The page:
Oct. 28 (UPI) -- A lack of funding will prevent the U.S. Navy from maintaining a planned fleet of 355 ships, Vice Chief of Naval Operations Adm. Robert Burke said.
The Navy has 290 ships, with 300 projected by the autumn of 2020, but maintaining the ships, and expected declining budgets in future fiscal years, are a cause for concern, Burke said Friday.
"Will we get to 355 ships?" Burke asked at the Military Reports and Editors conference in Arlington, Va. "I think with today's fiscal situation, where the Navy's top line is right now, we can keep around 305 to 310 ships whole, properly manned, properly maintained, properly equipped, and properly ready."
He added that although the 355-ship target is appropriate, "it's more important that we have the maximum capability to address every challenge that we might face."
Currently, about 30 percent of the Navy's destroyer fleet can leave port on schedule after repairs, and six of 11 aircraft carriers are under repair; one is the USS Harry S. Truman, whose electrical problems forced a cancellation of its deployment to the Middle East in September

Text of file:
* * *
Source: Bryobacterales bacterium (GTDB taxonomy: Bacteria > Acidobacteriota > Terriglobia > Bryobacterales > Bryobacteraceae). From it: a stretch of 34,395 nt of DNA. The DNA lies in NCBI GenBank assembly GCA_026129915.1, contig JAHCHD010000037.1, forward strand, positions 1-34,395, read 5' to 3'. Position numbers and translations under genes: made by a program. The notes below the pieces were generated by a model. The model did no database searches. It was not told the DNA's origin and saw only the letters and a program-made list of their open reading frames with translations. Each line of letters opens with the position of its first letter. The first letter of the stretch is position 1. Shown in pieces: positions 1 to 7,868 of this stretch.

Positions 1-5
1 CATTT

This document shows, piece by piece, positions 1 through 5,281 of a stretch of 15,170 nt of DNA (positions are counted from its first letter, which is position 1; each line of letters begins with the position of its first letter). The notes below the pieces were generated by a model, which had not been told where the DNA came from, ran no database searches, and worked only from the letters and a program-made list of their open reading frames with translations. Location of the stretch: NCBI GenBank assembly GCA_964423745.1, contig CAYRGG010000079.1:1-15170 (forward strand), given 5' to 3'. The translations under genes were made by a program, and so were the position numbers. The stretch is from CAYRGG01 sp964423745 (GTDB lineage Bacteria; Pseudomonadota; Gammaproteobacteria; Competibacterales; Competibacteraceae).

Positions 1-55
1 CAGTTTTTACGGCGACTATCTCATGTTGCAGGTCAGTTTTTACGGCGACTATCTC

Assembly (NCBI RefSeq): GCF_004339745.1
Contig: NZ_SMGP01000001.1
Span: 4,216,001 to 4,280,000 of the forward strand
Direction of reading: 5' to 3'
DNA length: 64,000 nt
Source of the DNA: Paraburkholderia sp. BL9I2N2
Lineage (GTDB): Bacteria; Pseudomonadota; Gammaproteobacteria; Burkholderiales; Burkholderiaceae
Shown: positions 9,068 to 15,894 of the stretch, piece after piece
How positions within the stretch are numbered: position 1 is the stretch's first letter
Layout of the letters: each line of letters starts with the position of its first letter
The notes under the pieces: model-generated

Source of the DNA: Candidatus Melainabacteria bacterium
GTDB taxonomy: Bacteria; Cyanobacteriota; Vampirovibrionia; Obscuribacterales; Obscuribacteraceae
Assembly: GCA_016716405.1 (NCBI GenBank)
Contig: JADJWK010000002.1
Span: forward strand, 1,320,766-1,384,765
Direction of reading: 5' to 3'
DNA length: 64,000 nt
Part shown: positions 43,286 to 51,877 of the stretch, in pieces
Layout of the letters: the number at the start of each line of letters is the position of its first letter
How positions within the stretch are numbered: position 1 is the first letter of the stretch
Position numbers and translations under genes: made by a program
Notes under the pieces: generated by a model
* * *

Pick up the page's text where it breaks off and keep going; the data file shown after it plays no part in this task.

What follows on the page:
Rep. John Garamendi, D-Calif., told a Navy official during a House Armed Services Committee meeting on Wednesday, "If you cannot take care of a 290-ship fleet, so maybe you shouldn't build more."
In September, the Congressional Budget Office noted a growing federal deficit and estimated the Navy would require an additional $200 billion, over its current estimated shipbuilding budget for the next 30 years, to attain a 355-ship fleet.
The U.S. Navy and Marine Corps are expected to conclude a new structure assessment by the end of the year which will allow the two branches to save funding by integrating some of their operations and spending.